Do you start with your front side user entry skeleton? Or do you start with the back side getting the database connected and the server created and work forward?


Thanks,
Ed
0
Here's my code:

require("dotenv").config();

const express = require("express");
const mongoose = require("mongoose");
const csrf = require("csurf");
const bodyParser = require("body-parser");

const app = express();
const conn = process.env.CONNECTION;
const csrfProtection = csrf();

app.use(bodyParser.json());
app.use(bodyParser.urlencoded({ extended: true }));
app.use(csrfProtection);

const loginRoutes = require("./routes/login");
const authRoutes = require("./routes/auth");
const createRoutes = require("./routes/create");

app.use((req, res, next) => {
  res.locals.csrfToken = req.csrfToken();
  next();
});

app.use(loginRoutes);
app.use(authRoutes);
app.use(createRoutes);

mongoose
  .connect(conn)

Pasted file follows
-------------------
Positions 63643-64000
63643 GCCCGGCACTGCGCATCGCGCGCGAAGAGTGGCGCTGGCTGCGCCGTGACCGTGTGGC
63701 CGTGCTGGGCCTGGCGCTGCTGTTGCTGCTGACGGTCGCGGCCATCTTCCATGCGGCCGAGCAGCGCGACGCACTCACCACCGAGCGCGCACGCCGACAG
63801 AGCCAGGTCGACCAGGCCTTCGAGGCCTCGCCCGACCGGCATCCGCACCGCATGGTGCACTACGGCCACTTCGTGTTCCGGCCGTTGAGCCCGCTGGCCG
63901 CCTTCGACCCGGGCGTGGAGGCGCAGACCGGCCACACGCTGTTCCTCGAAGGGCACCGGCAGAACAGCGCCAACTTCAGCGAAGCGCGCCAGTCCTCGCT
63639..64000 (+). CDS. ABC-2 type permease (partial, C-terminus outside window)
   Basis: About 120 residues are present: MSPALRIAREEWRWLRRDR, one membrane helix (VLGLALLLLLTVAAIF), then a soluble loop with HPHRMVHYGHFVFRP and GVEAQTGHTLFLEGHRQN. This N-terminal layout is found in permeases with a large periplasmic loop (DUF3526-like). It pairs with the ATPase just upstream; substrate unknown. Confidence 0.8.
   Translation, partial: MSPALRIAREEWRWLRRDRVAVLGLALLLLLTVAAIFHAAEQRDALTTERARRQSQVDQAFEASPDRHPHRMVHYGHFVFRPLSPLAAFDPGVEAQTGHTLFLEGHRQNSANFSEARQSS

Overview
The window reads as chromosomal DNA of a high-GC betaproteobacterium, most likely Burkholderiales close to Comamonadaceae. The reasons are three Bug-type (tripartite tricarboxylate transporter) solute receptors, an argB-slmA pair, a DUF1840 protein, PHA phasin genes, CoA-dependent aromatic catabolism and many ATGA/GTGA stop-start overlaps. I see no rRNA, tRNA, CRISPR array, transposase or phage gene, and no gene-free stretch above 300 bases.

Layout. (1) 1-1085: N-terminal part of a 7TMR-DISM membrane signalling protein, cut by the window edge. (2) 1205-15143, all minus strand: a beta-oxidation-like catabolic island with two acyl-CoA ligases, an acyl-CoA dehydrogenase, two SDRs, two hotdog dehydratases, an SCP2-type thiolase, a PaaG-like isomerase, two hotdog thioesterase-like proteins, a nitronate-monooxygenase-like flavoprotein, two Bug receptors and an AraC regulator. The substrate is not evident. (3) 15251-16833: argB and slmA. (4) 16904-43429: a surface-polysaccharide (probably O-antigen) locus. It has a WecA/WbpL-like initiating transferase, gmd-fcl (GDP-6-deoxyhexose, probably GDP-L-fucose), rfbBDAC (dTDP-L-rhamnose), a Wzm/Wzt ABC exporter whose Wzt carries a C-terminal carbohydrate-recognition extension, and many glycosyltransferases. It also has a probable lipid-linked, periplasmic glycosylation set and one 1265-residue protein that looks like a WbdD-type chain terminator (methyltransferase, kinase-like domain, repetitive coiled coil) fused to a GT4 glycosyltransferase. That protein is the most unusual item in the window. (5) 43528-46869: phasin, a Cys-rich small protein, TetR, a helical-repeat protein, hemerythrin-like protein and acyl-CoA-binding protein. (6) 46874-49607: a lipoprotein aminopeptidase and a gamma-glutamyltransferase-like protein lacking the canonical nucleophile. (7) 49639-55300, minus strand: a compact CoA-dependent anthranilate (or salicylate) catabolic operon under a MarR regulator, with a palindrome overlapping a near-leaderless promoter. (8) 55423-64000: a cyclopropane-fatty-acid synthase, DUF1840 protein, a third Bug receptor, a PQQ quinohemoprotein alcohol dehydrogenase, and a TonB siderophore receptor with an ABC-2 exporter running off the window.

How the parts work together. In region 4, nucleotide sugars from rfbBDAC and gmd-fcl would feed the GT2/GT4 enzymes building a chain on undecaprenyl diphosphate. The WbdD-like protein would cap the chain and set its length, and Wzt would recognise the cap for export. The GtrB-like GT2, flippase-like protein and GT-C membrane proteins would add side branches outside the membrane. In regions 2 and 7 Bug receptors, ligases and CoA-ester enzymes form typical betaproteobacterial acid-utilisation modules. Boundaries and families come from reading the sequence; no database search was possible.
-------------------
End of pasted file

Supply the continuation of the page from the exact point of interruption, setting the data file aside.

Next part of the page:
.then(result => {
    app.listen(5000);
  })
  .catch(err => {
    console.log(err);
  });

Open in new window


I'm getting an error that says my csrf token is misconfigured and I don't know what to do or where to start.

Here's the whole error:

Error: misconfigured csrf
    at csrf (C:\wamp\www\authentication\node_modules\csurf\index.js:71:19)
    at Layer.handle [as handle_request] (C:\wamp\www\authentication\node_modules\express\lib\router\layer.js:95:5)
    at trim_prefix (C:\wamp\www\authentication\node_modules\express\lib\router\index.js:317:13)
    at C:\wamp\www\authentication\node_modules\express\lib\router\index.js:284:7
    at Function.process_params (C:\wamp\www\authentication\node_modules\express\lib\router\index.js:335:12)
    at next 

Open in new window

0
Please advise what steps are required to create web search page enabling micro services based engineering pattern.
Working on nodejs and react project.
0
I'm using Postman to build an API in Node. Here's a portion of my Controller:

 const first_name = req.body.first_name;

Easy, enough...

The thing is, I'm getting a message in Postman that says: "TypeError: Cannot read property &#39;first_name&#39; of undefined<br> &nbsp; &nbsp;at exports.postCreate (C:\wamp\www\authentication\controllers\create.js:9:23)"

Here's the way I've got my Postman dynamic set up:

postman screenshot
Why is Postman not seeing what I'm assuming are my form fields?
0